Thursday, 21 January 2021

Vivant Denon: More Revolutionary scenes

Besides his series of named Revolutionaries, Vivant Denon produced a number of other vivid drawings of Revolutionary scenes.  The Metropolitan Museum has several studies of soldiers and National Guardsmen which were acquired from the Rolls-Shelley sale in 1961:

Vivant Denon, Sketches of soldiers & Guardsmen, Metropolitan Museum collections

In addition, these two more ambitious drawings show contemporary Revolutionary events of 1794 and 1795:

1. Condemned Members of the Revolutionary Committee of the Section Bonnet-Rouge,-late-18th-century-(pen-and-ink-and-wash-on-paper).html

Pen-and-ink drawing, in the Musée Denon, Chalon-sur-Saône.

(Tempting reproductions of this image are readily available on the internet should you wish to give your home that cosy place-of-execution look...)

Despite all the online versions, it took a bit of research to find out what is actually happening here:

The scene takes place on 8 frimaire Year III (28th November 1794)

In the aftermath of Thermidor,  the ten members of the former Revolutionary Committee of the section Bonnet-Rouge were tried by the Criminal Tribunal of the Department of Paris for fraud, concealment and abuse of authority.  Two members, Laloue and Piccini, were acquitted, but the rest were condemned to twenty years "in irons". On 8 frimaire, immediately prior to their imprisonment, the men were publicly exhibited for six hours on the place de la Maison commune (the former place de Grève).  This is the occasion Denon depicts.  The image - no doubt deliberately - recalls the penitents of the Spanish Inquisition and catches the men's misery perfectly.


Criminal Tribunal of the département of Paris.  Act of Accusation (11 brumaire Year III) Imp. in 4o, 16p.

Letter from the prosecutor for the tribunal giving formal notice of the sentence.

Thanks to Albert Soboul, we have names and details of the individuals concerned. They were mostly close neighbours in the rue de Sèvres, workers or petty tradesmen, almost exclusively in their forties and fifties. The only exceptions were Pijean, a former lawyer, and  Piccini, one of those acquitted, who is described as an "homme de lettres".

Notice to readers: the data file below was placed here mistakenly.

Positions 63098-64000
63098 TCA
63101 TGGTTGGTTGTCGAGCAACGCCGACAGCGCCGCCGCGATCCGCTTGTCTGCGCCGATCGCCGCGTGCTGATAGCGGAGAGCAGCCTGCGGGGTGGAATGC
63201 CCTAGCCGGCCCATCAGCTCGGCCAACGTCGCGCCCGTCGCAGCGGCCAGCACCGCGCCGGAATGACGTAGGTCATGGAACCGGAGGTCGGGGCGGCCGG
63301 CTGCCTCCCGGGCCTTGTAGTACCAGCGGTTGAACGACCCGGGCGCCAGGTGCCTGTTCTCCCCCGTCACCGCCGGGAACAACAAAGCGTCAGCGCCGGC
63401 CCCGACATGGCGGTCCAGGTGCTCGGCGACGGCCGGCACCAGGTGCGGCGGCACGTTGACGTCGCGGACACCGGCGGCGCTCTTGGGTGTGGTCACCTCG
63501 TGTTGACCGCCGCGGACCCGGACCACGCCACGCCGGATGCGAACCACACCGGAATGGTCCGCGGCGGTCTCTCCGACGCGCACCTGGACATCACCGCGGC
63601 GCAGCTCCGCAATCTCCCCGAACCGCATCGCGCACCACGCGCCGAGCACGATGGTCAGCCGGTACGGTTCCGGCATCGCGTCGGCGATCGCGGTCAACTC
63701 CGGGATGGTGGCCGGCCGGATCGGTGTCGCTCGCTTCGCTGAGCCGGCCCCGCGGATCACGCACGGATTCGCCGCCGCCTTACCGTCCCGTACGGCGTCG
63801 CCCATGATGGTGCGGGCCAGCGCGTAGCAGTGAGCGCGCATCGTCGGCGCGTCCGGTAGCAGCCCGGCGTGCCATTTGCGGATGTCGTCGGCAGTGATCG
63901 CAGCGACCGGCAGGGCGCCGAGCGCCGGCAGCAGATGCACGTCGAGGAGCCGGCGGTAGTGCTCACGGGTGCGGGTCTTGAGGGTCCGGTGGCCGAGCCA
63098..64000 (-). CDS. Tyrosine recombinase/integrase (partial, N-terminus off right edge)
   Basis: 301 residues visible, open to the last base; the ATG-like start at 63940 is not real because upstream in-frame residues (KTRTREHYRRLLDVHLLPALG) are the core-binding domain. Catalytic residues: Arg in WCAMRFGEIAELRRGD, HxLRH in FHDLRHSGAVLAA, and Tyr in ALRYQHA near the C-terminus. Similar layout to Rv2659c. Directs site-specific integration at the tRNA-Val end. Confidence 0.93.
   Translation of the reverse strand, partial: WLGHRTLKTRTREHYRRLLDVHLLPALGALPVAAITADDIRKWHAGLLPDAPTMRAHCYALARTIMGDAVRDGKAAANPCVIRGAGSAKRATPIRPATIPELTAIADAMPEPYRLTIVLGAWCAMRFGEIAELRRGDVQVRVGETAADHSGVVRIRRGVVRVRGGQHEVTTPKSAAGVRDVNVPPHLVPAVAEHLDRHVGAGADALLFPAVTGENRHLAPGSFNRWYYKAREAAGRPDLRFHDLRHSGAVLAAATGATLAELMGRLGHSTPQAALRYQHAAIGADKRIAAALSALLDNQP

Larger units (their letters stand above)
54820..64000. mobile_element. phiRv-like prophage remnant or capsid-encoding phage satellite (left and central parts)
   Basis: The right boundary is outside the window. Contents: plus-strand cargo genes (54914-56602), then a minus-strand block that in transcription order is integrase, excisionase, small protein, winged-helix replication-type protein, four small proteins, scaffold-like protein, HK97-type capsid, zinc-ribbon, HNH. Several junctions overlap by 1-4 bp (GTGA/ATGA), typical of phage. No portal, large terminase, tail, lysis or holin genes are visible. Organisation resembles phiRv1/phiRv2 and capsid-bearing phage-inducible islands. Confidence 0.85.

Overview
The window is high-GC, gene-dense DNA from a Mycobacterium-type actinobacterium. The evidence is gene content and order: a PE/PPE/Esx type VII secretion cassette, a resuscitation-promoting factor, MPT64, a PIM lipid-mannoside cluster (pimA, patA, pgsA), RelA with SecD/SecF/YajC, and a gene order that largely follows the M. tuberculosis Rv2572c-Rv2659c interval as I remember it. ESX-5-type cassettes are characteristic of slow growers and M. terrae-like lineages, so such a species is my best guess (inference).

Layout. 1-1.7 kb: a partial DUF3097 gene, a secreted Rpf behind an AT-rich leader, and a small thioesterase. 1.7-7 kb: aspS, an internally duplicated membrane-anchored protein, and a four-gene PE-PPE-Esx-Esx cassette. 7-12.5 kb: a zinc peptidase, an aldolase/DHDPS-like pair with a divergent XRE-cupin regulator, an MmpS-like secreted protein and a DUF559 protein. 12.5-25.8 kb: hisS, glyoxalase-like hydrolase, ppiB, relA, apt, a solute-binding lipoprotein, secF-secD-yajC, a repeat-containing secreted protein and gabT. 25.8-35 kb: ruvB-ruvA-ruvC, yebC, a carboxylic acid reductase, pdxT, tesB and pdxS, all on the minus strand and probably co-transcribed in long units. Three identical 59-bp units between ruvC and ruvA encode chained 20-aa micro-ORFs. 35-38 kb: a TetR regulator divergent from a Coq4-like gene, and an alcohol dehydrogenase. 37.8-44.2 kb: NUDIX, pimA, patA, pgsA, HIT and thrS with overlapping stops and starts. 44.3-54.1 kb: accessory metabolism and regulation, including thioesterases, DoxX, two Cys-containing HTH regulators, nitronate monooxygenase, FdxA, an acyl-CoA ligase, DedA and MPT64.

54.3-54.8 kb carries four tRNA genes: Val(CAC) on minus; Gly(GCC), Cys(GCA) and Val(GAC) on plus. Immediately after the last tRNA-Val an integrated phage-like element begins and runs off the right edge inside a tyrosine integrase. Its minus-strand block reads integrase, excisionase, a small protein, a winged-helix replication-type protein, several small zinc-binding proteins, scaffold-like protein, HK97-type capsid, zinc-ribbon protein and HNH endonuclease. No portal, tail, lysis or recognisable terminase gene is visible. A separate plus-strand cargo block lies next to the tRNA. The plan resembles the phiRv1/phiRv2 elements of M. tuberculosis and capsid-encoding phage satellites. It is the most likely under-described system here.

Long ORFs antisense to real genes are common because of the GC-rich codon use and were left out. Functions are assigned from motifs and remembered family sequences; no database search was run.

In Year IV the wives of the men are recorded as having petitioned for their release and they were amnestied;  by the Year VI at least one has reappeared in the official record.

  • Guillaume Ballière, former domestic coachman, rentier; 990 rue de Sèvres; aged 43 years at the time of arrest.
  • Jean-Baptiste Daire, chandler ;1062 rue de Sèvres; aged 62 years 
  • Paul Guillard, gilder,  39 rue de Séves; aged 29 years 
  • Guillaume Laquerrière, coach-painter, 1119 rue de Sèvres; aged 51 years.
  • Philibert Luthun, compagnon wheelwright; 327 rue de Grenelle; aged 54 years..
  • François Olivier, locksmith; rue du Bac;  aged 46 years. Member of the cercle constitutionnel of the 10th arrondissement in the Year VI.  Listed in Year IX as "homme sanguinaire".
  • Nicolas, Charles Pijeau, also known as "Villiers", former lawyer;1082 rue de Sèvres. aged 49 years. Transferred to Bicetre shortly after condemnation;  denounced  in Year IX.
  • Claude Poinselot, painter; 1060 rue de Sèvres; aged 54 years. 
  • Joseph Tosi, native of Milan and Italian speaker, living at 134 rue des Vieilles-Tuileries, aged 51 years.
  • Etienne Vernay, aged 40 years, native of the Commune of Bel-Air, from Saint-Christophe, in the department of Saone et Loire.  Former lemonade-seller, living in the rue de Sèvres.
  • Jean, François Laloue, painter;  593 rue du Bac, 41 years. Denounced as a partisan of terror in Year IX.
  • Joseph-Marie Piccini, "homme de lettres";  209 rue Rousselet; 36 years. Born in Marseille.
Albert Soboul,  Répertoire du personnel sectionnaire parisien en l'an II (1985) p.469-472.

2. Head of  the deputy Jean-Bertrand carried on a pike, May 21, 1795

Metropolitan Museum. 
Pen-and-ink over black chalk. 15.2 cm x 20.2 cm. 
(Lot 69 of the Rolls-Shelley sale, 1961)

The subject of this drawing is the Prairial Uprising of Year III. The deputy Jean-Bertrand Féraud was shot when he attempted to harangue the crowd which  invaded the Convention.  His head, borne aloft on a pike, was  presented to the president of the assembly. - a famous scene depicted by several artists, most notably Alexandre-Évariste Fragonard.  I read on Wikipedia that Jean Tinelle, the 50-year-old locksmith's assistant who carried the pike, was later executed for his action; he was the 2,807th and final person to be condemned by the Revolutionary Tribunal before its suppression.